In collaboration with LA-based graphic designer Brian Roettinger, Optimo developed a custom display typeface with a powerful graphic identity. Intended for the musician Steve Aoki’s Neon Future album campaign, the typeface draws inspiration from an iconic Swiss graphic design artwork.
Roettinger and Steve Aoki had actually crossed paths long before the Neon Future album project brought them together. During college, they both played in the hardcore band This Machine Kills, and Roettinger lent Aoki records when Aoki was beginning his, now prolific, career as a DJ.[1,2]
Roettinger and Aoki would meet again years later, on the occasion of Aoki’s second studio album Neon Future. Aoki commissioned Roettinger for the album artwork and the entire campaign. The general brief for the project, envisioned by Aoki, was to create something that seemed as though it was meant to exist in the future. In response to the brief, Roettinger’s typographic ambition was to avoid all of the design clichés associated with ideas of the “future,” a “digital world,” as well as anything that had a post-apocalyptic feeling. He expressed: “One could argue that the future is a condensed rounded serif, but, I think, in this case, the hope is for it to be more expressive and iconic. Anything that looks too futuristic is either ironic or retro—the hope is to avoid that as well.”
Following Roettinger’s project, Optimo thought of a project of their own that had been on the back burner at the time; a type design project, which as a primary point of reference had the iconic poster “Temple und Tee-haus in Japan,” designed by graphic designer master, Armin Hofmann. A leading protagonist of the Swiss style, Hofmann designed said poster in 1955 to promote an exhibition about Japanese architecture. Hofmann’s approach to typography is holistic. For him, typography is clearly a fundamental component of an overall design and is not solely for the communication of written information. This approach can be seen in the lettering on the poster, which emulates the modular simplicity and bold contrast of Japanese architecture and, at the same time, carries the title of the exhibition. Set entirely in uppercase, the letters showcase strong rectangular forms with reverse contrast (i.e. the weight is distributed more along the horizontals than the verticals), and it was precisely these daring and blockish forms that caught Roettinger’s interest. Additionally, it is potentially modular and has a strong graphic personality, all of which made it a perfect fit for the project.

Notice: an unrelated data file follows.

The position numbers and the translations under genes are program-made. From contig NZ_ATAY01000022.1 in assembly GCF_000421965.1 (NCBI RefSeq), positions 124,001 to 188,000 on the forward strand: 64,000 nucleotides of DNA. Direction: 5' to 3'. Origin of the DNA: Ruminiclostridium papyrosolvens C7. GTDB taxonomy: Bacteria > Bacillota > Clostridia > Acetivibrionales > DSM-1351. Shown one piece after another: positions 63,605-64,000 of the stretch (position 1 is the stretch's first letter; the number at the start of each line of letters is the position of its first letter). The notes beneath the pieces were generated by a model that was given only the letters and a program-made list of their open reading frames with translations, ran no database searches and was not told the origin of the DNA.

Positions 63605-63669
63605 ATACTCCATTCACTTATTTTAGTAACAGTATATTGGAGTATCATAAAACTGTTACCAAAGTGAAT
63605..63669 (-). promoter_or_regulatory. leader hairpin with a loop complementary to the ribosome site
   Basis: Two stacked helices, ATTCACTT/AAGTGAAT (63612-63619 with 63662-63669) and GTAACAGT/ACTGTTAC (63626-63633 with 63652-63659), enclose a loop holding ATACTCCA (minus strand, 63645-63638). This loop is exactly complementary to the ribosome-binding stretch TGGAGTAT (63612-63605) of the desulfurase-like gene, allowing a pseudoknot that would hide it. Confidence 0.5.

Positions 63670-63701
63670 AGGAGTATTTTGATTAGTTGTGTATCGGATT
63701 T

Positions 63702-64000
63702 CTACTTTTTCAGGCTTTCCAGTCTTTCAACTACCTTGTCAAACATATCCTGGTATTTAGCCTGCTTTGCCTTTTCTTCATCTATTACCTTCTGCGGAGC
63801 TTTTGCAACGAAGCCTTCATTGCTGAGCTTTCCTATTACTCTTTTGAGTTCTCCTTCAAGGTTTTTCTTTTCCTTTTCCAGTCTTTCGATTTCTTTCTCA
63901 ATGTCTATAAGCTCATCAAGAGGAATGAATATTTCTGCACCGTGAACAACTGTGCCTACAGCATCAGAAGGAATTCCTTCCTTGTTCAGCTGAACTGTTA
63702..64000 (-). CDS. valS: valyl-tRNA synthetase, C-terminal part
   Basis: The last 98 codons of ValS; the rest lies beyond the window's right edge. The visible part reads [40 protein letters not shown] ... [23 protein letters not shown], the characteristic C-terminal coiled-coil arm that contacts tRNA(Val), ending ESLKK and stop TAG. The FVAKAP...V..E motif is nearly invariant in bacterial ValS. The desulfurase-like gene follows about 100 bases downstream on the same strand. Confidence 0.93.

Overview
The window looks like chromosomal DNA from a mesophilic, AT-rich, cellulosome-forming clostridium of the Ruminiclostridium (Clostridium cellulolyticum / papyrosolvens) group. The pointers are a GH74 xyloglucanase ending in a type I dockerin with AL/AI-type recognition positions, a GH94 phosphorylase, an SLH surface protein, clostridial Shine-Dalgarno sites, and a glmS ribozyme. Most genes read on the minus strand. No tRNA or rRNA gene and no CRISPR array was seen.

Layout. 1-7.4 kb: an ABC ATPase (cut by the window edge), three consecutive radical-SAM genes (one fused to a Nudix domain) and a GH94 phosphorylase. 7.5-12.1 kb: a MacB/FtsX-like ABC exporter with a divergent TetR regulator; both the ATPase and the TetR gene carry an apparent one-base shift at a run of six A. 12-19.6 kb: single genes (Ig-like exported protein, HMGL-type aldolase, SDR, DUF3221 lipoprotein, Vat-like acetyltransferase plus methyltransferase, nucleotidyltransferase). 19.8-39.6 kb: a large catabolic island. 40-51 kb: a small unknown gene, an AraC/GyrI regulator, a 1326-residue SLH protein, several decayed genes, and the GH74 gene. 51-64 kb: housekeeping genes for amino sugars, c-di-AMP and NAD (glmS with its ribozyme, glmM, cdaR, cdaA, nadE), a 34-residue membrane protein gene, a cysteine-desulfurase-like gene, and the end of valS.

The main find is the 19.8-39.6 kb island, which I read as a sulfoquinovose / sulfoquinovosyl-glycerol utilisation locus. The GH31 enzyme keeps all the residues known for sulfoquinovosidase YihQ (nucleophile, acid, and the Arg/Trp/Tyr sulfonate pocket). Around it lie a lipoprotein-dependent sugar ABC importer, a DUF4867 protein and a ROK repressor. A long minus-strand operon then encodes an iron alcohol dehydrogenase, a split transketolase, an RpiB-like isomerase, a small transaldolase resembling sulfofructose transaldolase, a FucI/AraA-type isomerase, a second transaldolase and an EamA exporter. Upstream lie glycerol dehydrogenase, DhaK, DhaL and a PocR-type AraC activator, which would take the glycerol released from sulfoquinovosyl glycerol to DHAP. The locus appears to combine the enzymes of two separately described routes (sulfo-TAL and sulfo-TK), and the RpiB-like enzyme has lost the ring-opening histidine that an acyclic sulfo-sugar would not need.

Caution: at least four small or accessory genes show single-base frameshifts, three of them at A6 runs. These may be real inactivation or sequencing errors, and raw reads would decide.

Optimo type designer Chi-Long Trieu started to complete the alphabet loosely based on Hoffman’s hand-drawn letterforms. Following Roettinger’s request, a lighter weight with a mono-linear structure was also developed to complement and contrast the heaviness of the first cut. Since the typeface for Aoki is composed exclusively of uppercase characters, Trieu had the idea to include the two weights within the set, allowing the heavier weight to serve as uppercase characters and the lighter as lowercase characters. Furthermore, several alternate glyphs with variable widths and shapes were added to exploit the modular and dynamic potential that had initially appealed to Roettinger. This project demonstrates Optimo’s interest in revisiting typographic models from different eras with a contemporary perspective.